Let me start with the quote from Red Adair that states, " If you think it's expensive to hire a professional to do the job, wait until you hire an amateur."
In the 1990s there were two main corporate training companies in London, Productivity Point and Executrain. I was the Graphics instructor for both companies. I also taught for Fanshawe Cont Ed, Fanshawe Design, Western FIMS and Continuing Studies, and for lots of companies in London and throughout Southwestern Ontario.
London used to be a vibrant hub of corporate training. Yes, really! With the advent of desktop publishing, companies, required people from their marketing department to suddenly create in-house flyers, ads, and other designs. I was brought in to help them understand the software and design process and to make them successful. Every one had their own computer set up, whether it was a stand alone, Mac or PC, or on a network.
I remember teaching scanning techniques at 3M. Discussions of what the proper resolution for print and presentation of scanned images were at the forefront. Yes, we needed two folders, one for high res and one for low res images going to their proper output, either print or presentations respectively.
I get it that the entrepreneurial attitude is to keep costs low and do everything themselves. What they don't realize is that if they need to speak to a designer or printer, they may not have the tools to talk to them in a meaningful way. Having a professional that has experience in hundreds of different configurations of how software and hardware is used can cut through the time needed and come to point of clarity in a much shorter amount of time for the client.
At a networking meeting before Christmas attended by graphic designers and marketers, I sheepishly told them how I wanted to restart teaching design to the masses and I got an overwhelming "YES. PLEASE", with comments of their frustration of working with companies that had no idea about colour space, resolution or grids.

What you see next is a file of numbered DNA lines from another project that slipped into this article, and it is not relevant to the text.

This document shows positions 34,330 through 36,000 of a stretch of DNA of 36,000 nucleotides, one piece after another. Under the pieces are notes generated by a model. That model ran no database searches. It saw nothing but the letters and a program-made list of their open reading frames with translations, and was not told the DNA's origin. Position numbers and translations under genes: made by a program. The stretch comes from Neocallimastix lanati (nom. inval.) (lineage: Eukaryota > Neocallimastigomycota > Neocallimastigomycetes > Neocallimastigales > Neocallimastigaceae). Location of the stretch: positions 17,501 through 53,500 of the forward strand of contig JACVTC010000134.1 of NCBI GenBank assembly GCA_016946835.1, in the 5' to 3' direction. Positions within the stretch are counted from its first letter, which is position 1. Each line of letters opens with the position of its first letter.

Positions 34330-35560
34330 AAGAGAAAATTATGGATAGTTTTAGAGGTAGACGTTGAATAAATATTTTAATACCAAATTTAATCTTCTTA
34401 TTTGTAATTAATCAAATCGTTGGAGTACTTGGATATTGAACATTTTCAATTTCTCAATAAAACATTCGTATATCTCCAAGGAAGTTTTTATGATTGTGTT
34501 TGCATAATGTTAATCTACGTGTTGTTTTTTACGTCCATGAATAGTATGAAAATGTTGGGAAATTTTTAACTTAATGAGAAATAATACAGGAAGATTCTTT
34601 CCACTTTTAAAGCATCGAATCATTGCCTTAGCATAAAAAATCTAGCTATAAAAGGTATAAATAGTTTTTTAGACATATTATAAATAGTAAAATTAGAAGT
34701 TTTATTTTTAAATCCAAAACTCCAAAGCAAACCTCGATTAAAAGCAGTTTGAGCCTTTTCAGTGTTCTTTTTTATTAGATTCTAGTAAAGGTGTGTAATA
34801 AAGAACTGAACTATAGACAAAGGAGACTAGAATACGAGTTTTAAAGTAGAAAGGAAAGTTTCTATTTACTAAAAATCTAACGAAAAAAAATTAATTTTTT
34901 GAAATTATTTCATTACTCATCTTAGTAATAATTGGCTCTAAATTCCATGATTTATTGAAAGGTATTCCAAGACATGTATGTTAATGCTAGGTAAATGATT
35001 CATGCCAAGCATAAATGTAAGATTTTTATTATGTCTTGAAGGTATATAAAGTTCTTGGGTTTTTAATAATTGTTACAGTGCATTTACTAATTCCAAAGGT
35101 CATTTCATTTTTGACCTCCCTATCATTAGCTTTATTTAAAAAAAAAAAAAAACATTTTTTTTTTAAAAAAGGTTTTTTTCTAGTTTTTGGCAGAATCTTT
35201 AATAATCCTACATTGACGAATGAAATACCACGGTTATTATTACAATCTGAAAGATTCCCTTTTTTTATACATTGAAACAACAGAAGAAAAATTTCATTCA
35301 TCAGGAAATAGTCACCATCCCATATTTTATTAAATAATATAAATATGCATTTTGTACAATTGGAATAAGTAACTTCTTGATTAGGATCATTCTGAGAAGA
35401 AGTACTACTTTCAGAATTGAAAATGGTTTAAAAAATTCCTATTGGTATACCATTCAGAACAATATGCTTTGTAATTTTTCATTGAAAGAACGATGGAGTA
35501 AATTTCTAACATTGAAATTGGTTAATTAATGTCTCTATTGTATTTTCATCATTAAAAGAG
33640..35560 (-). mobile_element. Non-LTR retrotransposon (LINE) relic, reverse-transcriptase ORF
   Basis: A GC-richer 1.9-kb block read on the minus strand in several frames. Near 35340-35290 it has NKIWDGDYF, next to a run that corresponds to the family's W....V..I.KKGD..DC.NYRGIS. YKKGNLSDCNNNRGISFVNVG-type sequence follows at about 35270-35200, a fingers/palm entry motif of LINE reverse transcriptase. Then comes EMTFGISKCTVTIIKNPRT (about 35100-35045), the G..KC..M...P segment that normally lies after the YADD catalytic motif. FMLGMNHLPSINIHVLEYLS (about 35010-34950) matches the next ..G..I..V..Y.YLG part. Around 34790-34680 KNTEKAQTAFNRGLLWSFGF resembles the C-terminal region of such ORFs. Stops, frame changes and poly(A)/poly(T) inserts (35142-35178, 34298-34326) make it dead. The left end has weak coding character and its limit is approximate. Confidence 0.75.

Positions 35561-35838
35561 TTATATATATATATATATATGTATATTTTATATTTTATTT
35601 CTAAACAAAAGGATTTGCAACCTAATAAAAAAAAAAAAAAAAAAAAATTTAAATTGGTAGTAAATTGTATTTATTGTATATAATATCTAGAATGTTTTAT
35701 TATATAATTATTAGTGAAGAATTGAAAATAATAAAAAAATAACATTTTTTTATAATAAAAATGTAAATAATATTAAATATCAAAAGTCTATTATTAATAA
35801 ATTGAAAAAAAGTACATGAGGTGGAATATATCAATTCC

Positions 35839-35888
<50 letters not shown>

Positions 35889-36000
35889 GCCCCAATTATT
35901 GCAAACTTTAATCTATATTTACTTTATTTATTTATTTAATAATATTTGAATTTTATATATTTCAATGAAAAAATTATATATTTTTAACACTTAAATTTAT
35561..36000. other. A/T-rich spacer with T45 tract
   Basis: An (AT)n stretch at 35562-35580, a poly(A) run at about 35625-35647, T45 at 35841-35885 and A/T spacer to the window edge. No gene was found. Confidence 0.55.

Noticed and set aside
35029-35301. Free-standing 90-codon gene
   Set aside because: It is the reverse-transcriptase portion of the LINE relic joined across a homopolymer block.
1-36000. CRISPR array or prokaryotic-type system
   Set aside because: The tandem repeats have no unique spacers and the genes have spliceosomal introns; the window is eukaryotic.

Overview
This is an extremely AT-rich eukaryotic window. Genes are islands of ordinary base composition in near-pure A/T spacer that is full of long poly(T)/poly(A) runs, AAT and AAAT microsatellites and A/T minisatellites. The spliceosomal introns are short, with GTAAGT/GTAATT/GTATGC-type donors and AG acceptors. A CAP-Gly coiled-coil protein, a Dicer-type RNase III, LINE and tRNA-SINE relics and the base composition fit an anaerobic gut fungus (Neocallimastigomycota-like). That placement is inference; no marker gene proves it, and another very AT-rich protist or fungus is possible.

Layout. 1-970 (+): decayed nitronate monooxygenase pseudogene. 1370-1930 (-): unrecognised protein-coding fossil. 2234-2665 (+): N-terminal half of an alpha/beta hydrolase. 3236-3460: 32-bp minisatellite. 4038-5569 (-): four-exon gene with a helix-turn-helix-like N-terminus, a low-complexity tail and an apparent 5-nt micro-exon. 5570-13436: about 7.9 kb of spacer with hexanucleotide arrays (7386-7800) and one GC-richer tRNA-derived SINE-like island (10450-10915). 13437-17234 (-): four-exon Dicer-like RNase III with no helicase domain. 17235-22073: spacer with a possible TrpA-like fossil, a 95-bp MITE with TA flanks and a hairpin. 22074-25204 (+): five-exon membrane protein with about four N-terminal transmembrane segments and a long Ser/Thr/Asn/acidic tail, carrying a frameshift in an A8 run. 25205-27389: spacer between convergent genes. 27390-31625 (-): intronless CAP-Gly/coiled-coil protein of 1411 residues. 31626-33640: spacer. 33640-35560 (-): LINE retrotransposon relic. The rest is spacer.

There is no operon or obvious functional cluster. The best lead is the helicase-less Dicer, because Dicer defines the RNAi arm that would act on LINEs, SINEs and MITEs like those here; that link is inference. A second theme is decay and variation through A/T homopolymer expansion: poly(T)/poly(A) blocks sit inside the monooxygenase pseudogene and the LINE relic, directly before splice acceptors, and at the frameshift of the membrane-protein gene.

In my previous post, I stated that there is a form of amnesia in London as to the validity of corporate training. I have found myself explaining this phenomenon to people I meet who end up being slack jawed and slightly glassy eyed, not being able to understand the concept. I have some work to do.
I have my own experience of going to Toronto for training. I taught a 2 day Illustrator course for a very large graphic training company in the early 2000s. I was very successful there and they wanted me back but I did not enjoy being away from my family and they had to put me up at a hotel. I got the feedback from my clients later that they too did not want to go to TO and were very happy that I could help them locally.
Since this post is getting too long, I will continue in a new post soon as to my effectiveness as an instructor and how it doesn't have to be a long term commitment. I will also discuss how the concept of learning online can be very ineffective.
This blog is to showcase my ongoing work.